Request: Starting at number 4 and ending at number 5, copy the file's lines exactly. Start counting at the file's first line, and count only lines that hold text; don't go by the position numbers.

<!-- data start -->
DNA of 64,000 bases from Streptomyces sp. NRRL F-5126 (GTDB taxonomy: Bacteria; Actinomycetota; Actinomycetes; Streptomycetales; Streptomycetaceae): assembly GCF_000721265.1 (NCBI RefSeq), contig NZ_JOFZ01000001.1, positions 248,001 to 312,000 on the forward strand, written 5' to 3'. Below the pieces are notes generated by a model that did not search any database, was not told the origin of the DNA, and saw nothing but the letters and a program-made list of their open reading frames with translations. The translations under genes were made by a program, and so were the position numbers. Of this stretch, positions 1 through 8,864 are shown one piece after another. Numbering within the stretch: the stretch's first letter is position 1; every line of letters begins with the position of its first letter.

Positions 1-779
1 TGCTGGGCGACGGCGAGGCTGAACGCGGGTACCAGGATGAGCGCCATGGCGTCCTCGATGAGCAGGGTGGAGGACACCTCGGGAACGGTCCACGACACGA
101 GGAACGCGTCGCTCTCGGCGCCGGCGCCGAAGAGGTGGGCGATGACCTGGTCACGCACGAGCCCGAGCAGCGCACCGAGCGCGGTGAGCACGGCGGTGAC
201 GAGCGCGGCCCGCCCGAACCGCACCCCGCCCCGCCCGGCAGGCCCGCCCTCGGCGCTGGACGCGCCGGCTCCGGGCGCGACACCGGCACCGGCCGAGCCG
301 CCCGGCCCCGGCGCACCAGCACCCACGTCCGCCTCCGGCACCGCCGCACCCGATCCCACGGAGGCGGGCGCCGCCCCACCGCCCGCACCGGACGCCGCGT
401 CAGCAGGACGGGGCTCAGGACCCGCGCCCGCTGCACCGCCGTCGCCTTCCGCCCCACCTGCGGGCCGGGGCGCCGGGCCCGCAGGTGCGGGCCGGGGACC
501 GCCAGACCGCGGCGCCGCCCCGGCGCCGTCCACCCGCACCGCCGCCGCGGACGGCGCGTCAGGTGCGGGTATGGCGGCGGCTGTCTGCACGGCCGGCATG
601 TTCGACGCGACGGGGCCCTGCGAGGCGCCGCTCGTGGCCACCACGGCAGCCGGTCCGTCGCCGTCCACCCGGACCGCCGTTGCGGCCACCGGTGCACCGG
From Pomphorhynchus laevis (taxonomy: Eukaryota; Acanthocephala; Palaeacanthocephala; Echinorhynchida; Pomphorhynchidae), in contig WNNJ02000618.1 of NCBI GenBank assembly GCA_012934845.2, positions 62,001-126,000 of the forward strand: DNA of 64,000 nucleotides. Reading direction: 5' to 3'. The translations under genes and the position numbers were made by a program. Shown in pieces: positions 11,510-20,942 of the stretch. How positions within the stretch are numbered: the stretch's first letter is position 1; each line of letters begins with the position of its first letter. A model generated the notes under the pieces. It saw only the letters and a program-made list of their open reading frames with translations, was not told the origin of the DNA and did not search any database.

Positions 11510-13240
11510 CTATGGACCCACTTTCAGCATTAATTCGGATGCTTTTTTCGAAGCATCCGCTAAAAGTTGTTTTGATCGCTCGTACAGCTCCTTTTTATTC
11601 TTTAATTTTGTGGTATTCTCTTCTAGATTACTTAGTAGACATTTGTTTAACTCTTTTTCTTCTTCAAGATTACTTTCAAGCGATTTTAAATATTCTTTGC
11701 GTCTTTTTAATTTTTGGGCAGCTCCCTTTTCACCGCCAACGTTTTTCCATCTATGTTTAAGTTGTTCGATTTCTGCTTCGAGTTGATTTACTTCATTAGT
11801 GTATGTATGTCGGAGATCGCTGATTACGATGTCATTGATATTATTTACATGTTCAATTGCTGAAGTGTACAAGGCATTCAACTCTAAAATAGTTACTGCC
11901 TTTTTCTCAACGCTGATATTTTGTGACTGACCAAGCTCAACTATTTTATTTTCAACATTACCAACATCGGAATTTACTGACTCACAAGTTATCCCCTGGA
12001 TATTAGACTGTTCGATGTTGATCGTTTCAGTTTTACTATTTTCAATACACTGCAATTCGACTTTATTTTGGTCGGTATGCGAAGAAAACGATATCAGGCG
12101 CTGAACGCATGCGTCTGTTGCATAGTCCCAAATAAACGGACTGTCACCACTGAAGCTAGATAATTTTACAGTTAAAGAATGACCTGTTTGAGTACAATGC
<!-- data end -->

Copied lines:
101 GGAACGCGTCGCTCTCGGCGCCGGCGCCGAAGAGGTGGGCGATGACCTGGTCACGCACGAGCCCGAGCAGCGCACCGAGCGCGGTGAGCACGGCGGTGAC
201 GAGCGCGGCCCGCCCGAACCGCACCCCGCCCCGCCCGGCAGGCCCGCCCTCGGCGCTGGACGCGCCGGCTCCGGGCGCGACACCGGCACCGGCCGAGCCG